Standin’ on a Soapbox

Let’s just start out by saying that I’m gonna shake it up today and probably ruffle a few feathers. Hopefully I’ll start some thought-provoking conversation (or at least thoughts.) Today’s topic is one that has rankled me for a long time.

Homeschooling.

I’m gonna be honest – I’m NOT against homeschooling. I can think of many situations where it’s a good thing, and I know many excellent, kid-driven homeschool moms who have their families’ best interests at heart when making that decision. For example:

The mom of a large military family. They move around a lot, sometimes abroad. By homeschooling, she’s able to provide her kids with tons of continuity in their learning.

The Godly woman whose spouse travels so extensively for work that they would not get time together as a family if they couldn’t travel together and take school with them.

The mom of a child with special needs who can truly provide a one-on-one education for her child.

Several families who, for religious reasons, have chosen to educate their children at home.

These are just four, but I know many more. I’m not puzzled by those moms. I get it. I support their decisions. And they don’t judge me for choosing to keep my kiddoes in public school.

I start to question the decision when it’s not made 100% about the kids. I’ve talked to many women about this, and I get concerned when I hear moms say things like, ‘We just don’t like that school, teacher, class, other kids, so we took him/her out and keep them at home.’ Or a few that just hate The Establishment and want no part of that for their kids. Now, I know that homeschooling (or not) is a personal decision, but consider the following:

I’m a product of public school. I didn’t always like it. But there are some life lessons that I fully believe kids need to learn in order to become fully productive members of the society in which we live.

  • Life’s not fair. It just isn’t. There’s always going to be someone who has more, does better or simply succeeds ‘just because.’ I didn’t like it in school (still don’t) but as an adult, I can’t just walk away from a situation where this happens.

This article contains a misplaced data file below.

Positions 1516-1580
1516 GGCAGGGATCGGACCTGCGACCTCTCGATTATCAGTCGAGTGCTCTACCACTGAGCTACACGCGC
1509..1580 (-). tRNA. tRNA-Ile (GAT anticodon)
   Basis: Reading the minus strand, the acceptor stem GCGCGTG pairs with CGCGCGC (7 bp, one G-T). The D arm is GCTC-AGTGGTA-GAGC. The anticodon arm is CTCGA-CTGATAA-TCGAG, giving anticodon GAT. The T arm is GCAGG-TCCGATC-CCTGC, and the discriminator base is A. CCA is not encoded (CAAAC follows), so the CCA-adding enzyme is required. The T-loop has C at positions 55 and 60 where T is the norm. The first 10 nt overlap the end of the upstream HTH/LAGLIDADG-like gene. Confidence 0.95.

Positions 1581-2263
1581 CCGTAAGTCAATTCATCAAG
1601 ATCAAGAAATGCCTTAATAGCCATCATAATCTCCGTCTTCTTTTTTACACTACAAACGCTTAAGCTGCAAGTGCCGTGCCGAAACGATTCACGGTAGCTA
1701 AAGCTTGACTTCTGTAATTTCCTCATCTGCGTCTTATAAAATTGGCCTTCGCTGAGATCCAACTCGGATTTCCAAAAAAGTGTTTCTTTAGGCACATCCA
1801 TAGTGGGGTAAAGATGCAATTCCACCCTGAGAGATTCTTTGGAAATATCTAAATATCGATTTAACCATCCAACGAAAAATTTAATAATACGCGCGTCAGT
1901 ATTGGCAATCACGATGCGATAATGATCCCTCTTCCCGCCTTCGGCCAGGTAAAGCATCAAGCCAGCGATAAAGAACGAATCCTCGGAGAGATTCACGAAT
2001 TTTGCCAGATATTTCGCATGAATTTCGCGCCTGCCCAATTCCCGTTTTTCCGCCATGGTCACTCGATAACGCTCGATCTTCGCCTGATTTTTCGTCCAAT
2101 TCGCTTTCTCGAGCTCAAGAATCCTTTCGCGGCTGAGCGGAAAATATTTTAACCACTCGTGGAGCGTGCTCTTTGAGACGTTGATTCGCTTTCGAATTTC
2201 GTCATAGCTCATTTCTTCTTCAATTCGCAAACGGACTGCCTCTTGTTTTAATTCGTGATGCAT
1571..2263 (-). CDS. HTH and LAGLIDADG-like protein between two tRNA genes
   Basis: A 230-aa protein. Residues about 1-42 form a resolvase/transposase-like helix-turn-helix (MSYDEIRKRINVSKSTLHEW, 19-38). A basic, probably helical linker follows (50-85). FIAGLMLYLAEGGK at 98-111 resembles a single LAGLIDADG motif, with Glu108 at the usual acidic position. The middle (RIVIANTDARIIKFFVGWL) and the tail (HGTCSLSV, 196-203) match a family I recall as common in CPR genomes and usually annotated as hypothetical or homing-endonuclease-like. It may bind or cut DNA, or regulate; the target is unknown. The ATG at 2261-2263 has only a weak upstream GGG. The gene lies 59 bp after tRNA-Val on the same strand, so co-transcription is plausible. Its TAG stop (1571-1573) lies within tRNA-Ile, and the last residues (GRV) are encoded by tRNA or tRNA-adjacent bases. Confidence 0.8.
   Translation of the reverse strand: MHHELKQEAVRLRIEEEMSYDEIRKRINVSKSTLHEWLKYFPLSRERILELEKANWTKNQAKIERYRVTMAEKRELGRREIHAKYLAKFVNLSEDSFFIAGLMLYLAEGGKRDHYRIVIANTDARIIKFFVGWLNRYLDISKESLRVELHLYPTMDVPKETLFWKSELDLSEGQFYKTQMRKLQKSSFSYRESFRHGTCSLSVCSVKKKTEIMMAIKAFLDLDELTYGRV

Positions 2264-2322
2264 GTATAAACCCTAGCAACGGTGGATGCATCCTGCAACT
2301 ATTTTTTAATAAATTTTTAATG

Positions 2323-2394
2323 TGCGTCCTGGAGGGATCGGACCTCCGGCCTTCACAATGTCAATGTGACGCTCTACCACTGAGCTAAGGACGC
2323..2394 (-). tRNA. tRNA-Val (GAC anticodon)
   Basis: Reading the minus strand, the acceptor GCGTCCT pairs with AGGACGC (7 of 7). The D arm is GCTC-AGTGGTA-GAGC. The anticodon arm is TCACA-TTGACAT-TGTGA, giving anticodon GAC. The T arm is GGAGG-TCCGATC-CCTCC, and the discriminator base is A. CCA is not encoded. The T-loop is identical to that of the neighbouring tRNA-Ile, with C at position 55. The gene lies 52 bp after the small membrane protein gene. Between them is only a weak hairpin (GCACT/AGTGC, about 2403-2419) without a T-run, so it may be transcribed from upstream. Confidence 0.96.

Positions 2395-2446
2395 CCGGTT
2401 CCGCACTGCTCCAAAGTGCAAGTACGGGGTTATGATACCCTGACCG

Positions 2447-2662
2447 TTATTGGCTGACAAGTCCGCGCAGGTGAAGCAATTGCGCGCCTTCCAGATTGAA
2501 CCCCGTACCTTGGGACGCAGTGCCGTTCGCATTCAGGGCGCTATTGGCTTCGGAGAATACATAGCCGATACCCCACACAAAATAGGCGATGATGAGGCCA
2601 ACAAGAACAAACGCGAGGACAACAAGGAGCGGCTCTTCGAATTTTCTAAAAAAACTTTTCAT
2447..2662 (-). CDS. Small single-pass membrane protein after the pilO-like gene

• Sometimes people won’t like you, no matter what. I can count on one hand the two teachers who didn’t like me. For whatever reason, they didn’t. My parents encouraged me to speak up for myself and be proactive when I felt like something was out of line. There was only one time where they got involved. And you know what? I can’t just leave a job because I think my boss doesn’t like me. I learned how to handle it.
  • Kids bully. They can be mean. It’s the truth. We’ve all been bullied, and I definitely had more than my share because I was an easy target. Smart kid, glasses, dressed funny, liked to read, etc. But again, you learn how to handle it. My parents used those times as teachable moments. I’m trying to do the same with my kiddoes.
  • Schools can’t teach right and wrong. As a former educator, I know this. We try the best we can to teach social skills but fully recognize that it is the function of the family unit to instill values and ethics.

Bored yet? If not, keep reading. What truly puzzles me are a couple of examples that I’ve encountered. And let me say for the record that I fullly recognize these as exceptions rather than the majority of homeschool moms.

A mom who started homeschooling because it was just ‘too much of a headache to get the kindergartener up, dressed and off to school without her throwing a fit.’ What does that teach the child about routine, life and responsibility?

The mom who rushes through the math textbook in a month because she ‘hates math and doesn’t get the topic’ in order to get it over with for the year and then spends the majority of time on reading and writing.

The kids I’ve talked to who say things like, ‘Yeah, we did biology back in December, but we haven’t done it in a couple of months.’ How will they be prepared for college or a job when disagreeable subjects or tasks must be done every day or consequences will result?

And finally, the following conversation I had with two adorable homeschooled children, ages four and seven:

7 – Yeah, we love school cause Mom’s such a good teacher.
4 – And it’s fun cause Mom forgets about school a lot and we don’t have to do it.
7 – NO! Remember, Mom told us to say that we do school every day.

WHAT??! Seriously I didn’t make that up. I could go on, but basically just wanted to say this: I’d love to get your thoughts on homeschooling, pro and con, in order to better understand these few exceptions. Help me get it, please! Because in these few cases, I don’t. And I want to understand.

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Filed under Education, family, Homeschooling, life lessons, Moms

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